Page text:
• Business operations. Data problems can directly affect productivity, leading to decreased throughput, increased processing time, and added rework due to inaccuracies.
  • Financial performance. In addition to increased operating costs and IT expenditures, data issues also can lead to decreased revenue, delays in cash flow, and missed opportunities.
  • Customer service. Data problems can limit the ability to view the full portfolio of services a customer uses, making it difficult or impossible to respond timely to customer requests. Data errors that are visible to top customers can severely damage the organization’s reputation as well.
  • Strategic and business confidence. Diminished confidence in forecasting and decision-making often are the direct consequences of data issues. Ultimately, this lack of confidence – and the additional resources that must be spent reacting to issues rather than making strategic initiatives – can diminish a bank’s competitive positioning.

Root Causes of Data Issues

There is no single cause of data quality or availability issues in any organization. Many factors contribute to the problem. In most organizations, data and operational systems grow over time and are complicated by mergers, acquisitions, and other business changes that often make legacy systems obsolete.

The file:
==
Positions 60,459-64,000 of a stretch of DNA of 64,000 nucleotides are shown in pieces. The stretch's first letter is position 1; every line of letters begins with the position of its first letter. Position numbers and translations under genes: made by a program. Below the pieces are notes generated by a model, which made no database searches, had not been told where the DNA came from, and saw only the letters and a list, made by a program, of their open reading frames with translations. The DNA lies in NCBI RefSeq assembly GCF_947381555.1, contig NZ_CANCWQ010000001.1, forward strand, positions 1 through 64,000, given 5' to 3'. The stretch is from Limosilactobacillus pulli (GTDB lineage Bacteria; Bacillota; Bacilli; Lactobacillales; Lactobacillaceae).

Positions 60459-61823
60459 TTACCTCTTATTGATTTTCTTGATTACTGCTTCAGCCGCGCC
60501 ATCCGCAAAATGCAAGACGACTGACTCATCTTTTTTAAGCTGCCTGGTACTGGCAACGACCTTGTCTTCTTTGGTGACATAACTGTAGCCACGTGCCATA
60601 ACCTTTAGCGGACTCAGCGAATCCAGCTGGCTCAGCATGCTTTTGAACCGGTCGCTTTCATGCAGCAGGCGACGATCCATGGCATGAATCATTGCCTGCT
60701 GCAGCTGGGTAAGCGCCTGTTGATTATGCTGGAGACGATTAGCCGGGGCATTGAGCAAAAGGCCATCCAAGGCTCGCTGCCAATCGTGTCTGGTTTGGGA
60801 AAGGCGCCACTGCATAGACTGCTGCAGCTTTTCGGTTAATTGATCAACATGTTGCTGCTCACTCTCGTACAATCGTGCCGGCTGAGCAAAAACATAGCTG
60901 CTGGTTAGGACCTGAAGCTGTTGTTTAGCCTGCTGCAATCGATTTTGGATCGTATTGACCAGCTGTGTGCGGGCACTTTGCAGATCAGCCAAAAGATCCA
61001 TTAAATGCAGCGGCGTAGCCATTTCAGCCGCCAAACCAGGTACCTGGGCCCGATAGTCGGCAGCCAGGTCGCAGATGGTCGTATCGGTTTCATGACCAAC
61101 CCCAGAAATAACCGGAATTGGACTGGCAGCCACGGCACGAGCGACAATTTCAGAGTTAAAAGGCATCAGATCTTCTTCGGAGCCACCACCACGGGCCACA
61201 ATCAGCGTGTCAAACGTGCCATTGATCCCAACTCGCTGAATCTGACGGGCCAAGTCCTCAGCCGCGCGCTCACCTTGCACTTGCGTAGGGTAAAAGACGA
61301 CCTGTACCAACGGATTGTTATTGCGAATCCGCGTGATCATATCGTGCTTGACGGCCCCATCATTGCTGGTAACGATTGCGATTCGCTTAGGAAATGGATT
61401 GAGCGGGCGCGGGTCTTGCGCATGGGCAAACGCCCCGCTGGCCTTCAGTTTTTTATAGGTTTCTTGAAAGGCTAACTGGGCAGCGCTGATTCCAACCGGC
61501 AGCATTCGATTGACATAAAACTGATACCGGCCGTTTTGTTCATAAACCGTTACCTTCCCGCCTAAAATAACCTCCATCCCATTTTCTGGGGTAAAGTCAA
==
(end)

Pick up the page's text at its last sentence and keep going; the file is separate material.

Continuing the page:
In addition, the pressure of compliance and operational issues often force improvements to data systems to take a back seat. When new requirements cannot be met with current systems, one-off solutions or workarounds often seem to offer a more immediate solution.

Banks also are subject to the same problems that challenge all large organizations: a tendency toward building data silos, with each line of business, each project, or each technology application relying on its own proprietary data sources and systems.

Just as there are numerous root causes for data issues, there also is no single solution. Nevertheless, sound data governance can provide some solid foundational principles for addressing these various causes.

At a high level, effective data governance can be defined as a convergence of data quality, data management, data policies, business process management, and risk management surrounding the handling of data as a business-critical asset. The objective is to establish five important attributes or conditions in the organization:

  1. Trust that the data collected and made available for all users is accurate, without question or hesitation, and that its flow can be controlled and audited
  2. Consistent access to the information needed for business stakeholders’ priorities and commitments
  3. A single, agreed-upon source for needed data, rather than individual versions of the truth
  4. An organizationwide commitment to and funding for maintaining data quality and availability across the bank, rather than for local project or department commitments
  5. A clear process recognized throughout the bank for how new needs for data or information will be addressed from a process and technology perspective, and a commitment to meet these at the appropriate velocity for business and regulatory needs